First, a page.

I really admire how you’re handling things. It’s wonderful that you recognize that you, too, can change – not just your son. I know your son’s already been through a rehab program. I don’t know the details of it because I can’t access your very early blogs, but if you can possibly get him into a good long-term (it takes several months) residential drug treatment center you can get a lot of help to make the whole process easier. He’ll be there for a while, but they can do wonders. They get a lot more of the drugs out of the system, get them in good physical shape so their body feels good, work on life skills, and get them on a program that will help them stay sober once they leave. At the end of a program like that you could have your sparkling beautiful boy back – ready to tackle the world.

By the way, your husband sounds wonderful. Very patient with what both you and your son are going through. And he has some good points – a 20-year-old isn’t going to start acting like a 30-year-old just because he’s stopped taking drugs. But it sounds like your son is really trying and, for the most part, he’s winning the battle. That’s fantastic. Also, re cooking meals, you might put your son in charge of that a couple of nights a week. It’ll give him something creative to do as a family member. Good luck to you!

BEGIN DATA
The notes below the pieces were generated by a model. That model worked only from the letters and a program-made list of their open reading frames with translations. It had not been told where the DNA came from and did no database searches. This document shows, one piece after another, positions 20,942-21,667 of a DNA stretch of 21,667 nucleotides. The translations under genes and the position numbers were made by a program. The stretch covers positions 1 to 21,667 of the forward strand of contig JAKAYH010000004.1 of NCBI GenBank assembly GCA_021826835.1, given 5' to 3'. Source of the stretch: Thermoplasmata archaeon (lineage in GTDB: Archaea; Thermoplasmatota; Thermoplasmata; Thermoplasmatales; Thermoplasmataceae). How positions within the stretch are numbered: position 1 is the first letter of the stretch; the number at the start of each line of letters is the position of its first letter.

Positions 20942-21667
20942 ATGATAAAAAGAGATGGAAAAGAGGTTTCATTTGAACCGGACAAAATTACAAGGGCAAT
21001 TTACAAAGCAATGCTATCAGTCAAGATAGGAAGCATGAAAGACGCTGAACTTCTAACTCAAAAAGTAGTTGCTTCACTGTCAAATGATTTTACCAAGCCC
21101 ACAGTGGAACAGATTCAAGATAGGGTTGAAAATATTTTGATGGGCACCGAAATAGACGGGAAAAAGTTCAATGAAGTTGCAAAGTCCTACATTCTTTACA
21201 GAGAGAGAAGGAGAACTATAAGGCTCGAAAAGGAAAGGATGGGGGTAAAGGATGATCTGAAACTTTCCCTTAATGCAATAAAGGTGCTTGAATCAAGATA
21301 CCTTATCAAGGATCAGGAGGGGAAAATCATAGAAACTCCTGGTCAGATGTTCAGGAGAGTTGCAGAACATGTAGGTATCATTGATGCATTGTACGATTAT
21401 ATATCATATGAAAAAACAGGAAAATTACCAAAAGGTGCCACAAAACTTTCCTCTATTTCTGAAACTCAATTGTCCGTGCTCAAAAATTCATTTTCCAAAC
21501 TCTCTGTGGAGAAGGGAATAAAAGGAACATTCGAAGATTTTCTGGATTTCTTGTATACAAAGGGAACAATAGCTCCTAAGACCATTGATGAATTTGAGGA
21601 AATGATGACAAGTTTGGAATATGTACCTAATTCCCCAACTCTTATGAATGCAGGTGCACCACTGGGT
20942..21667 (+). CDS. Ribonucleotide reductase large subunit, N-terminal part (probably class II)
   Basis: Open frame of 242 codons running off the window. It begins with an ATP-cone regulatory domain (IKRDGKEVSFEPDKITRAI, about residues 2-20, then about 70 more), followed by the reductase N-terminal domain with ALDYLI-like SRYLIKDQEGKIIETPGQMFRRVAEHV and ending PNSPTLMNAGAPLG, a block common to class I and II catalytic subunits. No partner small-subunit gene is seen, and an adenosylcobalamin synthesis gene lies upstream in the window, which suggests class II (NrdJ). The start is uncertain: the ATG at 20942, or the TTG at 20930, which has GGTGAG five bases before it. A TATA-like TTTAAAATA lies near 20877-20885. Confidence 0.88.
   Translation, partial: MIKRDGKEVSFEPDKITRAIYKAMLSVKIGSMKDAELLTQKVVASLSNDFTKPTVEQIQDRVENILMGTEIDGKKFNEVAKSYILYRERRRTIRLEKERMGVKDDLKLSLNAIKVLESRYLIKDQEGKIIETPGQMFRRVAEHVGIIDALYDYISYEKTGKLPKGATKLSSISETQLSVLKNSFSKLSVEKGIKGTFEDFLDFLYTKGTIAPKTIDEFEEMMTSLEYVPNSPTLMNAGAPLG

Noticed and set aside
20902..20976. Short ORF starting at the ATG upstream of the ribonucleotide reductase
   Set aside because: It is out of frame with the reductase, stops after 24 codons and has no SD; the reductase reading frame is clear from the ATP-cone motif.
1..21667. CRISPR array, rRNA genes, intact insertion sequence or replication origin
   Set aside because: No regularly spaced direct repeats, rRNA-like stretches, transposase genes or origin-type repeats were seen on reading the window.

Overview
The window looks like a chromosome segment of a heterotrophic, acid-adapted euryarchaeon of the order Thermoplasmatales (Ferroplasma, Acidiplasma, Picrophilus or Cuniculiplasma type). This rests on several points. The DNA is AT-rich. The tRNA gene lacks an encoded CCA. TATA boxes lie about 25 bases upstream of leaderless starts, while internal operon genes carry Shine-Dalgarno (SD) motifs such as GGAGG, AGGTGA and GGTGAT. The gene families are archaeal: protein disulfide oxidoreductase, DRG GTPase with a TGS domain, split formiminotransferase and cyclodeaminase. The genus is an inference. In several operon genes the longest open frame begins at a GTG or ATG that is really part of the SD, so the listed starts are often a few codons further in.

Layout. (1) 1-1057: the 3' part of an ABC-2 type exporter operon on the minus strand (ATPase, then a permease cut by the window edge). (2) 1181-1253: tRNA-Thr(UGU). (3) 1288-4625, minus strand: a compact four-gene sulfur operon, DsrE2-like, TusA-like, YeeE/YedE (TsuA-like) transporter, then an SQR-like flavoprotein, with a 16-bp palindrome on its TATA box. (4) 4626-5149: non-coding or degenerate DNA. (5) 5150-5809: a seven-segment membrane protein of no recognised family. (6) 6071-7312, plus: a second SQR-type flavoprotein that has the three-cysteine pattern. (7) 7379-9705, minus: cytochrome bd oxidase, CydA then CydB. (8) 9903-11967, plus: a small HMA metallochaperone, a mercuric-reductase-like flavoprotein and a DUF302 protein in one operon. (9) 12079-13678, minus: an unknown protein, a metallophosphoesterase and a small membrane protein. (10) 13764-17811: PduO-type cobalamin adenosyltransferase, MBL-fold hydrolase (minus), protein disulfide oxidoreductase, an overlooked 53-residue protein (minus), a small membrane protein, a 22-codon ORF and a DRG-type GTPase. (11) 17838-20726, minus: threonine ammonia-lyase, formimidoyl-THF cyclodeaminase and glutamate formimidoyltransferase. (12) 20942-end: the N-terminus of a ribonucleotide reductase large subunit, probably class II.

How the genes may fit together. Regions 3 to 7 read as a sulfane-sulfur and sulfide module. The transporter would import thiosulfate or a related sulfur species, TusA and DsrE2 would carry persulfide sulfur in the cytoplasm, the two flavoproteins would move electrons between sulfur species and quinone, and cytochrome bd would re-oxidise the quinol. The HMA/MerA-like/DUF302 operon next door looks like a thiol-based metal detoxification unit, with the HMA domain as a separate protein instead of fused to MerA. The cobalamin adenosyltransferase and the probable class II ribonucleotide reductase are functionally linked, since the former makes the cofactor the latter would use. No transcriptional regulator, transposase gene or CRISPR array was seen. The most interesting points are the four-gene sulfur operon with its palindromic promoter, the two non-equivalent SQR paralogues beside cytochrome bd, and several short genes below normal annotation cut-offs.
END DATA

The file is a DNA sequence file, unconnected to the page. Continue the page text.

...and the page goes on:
Barbara(aka Layla) said...

I am enthralled by your words because I relate SO MUCH! I also have a son that was (is?) addicted to heroin/OC and he started suboxone yesterday. I have a million questions for you and am going to take some time right now to go back through your blog and read more before I ask them in case the answers are there. If you would like to be invited to my private blog please let me know at barbaralegere@gmail.com